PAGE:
8 June 2021


A feasibility study to see if a pumped hydro project in the Sunshine Coast Hinterland stacks up environmentally and economically is a welcome step, according to the World Wide Fund for Nature-Australia.

“Queensland can help Australia become a renewable energy exports superpower. But to provide 24/7 renewable power, and attract clean manufacturing, it’s going to take large scale batteries and pumped hydro projects such as this one,” said WWF-Australia CEO Dermot O’Gorman.

“This could potentially be the second largest pumped hydro scheme in Australia. This method of generating energy will be crucial to decarbonising economies around the globe."

“Queensland has an opportunity to set a gold standard, and show the world how to integrate pumped hydro effectively and efficiently into a modern electricity system,” he said.

The project would involve expanding the existing Borumba Dam, constructing a new dam above it, and linking the two with tunnels.

During the day when renewable energy is abundant it could be used to pump water to the new higher reservoir.

At night, the water could be released, driving turbines and generating electricity, as it travels back down to Borumba Dam.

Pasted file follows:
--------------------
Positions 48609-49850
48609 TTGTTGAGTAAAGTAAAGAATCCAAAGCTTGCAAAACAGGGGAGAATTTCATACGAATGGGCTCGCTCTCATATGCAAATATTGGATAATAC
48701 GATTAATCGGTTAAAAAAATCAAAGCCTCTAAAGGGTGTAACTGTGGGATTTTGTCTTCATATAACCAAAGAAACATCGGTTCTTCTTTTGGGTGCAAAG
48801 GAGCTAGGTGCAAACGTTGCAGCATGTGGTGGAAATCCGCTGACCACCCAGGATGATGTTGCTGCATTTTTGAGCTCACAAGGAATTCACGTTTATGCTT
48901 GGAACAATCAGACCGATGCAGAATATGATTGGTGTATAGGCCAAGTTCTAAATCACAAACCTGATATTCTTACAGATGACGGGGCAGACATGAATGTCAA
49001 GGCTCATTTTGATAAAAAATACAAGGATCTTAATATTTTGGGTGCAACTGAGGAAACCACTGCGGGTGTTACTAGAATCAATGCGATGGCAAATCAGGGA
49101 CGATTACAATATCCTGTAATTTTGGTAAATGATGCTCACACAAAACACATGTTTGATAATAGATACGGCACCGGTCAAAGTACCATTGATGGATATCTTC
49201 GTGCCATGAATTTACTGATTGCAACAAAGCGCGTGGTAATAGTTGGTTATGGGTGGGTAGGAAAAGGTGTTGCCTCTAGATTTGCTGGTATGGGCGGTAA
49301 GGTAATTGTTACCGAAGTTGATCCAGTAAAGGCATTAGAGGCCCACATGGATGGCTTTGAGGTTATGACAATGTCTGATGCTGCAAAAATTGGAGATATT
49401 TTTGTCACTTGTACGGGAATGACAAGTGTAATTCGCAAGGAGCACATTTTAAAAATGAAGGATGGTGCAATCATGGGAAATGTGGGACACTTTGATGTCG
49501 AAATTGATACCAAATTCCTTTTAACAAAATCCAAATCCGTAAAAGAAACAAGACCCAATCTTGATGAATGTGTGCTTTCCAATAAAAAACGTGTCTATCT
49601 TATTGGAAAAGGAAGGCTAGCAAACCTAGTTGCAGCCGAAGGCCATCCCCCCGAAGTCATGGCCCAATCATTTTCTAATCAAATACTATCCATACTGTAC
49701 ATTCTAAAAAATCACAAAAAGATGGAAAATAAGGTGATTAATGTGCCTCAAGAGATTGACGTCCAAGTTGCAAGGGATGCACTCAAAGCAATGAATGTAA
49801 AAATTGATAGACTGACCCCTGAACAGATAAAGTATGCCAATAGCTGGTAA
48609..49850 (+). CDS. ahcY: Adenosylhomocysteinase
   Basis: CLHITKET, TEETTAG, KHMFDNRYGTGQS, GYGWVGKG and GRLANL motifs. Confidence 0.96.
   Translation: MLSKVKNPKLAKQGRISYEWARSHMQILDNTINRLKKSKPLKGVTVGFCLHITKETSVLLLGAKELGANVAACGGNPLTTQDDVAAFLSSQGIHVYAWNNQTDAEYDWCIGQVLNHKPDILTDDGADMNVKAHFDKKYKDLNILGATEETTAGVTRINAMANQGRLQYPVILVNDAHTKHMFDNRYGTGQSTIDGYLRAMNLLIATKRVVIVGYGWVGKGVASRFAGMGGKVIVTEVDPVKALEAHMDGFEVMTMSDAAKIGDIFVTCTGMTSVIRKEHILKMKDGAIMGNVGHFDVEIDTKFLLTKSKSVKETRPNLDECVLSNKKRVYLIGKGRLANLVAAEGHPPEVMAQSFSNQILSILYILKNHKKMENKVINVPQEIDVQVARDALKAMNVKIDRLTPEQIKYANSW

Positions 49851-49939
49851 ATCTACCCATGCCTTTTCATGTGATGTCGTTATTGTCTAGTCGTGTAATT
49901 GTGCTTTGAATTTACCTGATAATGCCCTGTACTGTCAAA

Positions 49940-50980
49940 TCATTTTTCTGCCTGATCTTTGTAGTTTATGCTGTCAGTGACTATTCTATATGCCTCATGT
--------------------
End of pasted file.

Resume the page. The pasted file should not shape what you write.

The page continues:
“We welcome the potential of this project to store significant amounts of renewable energy for use when it is needed, and are keen to see further investments in more renewables and battery storage for Queensland,” Mr O’Gorman said.

“However, pumped hydro projects are not without environmental risk and key issues would need to be addressed if this proposal is to proceed,” he said.

Mr O’Gorman said this includes protecting threatened species by offsetting the loss of critical habitat, including any impact on state forests and national parks; ensuring the additional take of water does not compromise the existing Mary Basin Water Plan; consultation with Traditional Owners, recreational users and farmers; engaging with local environment groups in the assessment of environmental impacts including impacts from the construction of roads and infrastructure; and a full assessment of the climate change impacts on the environmental and economic performance of the proposal.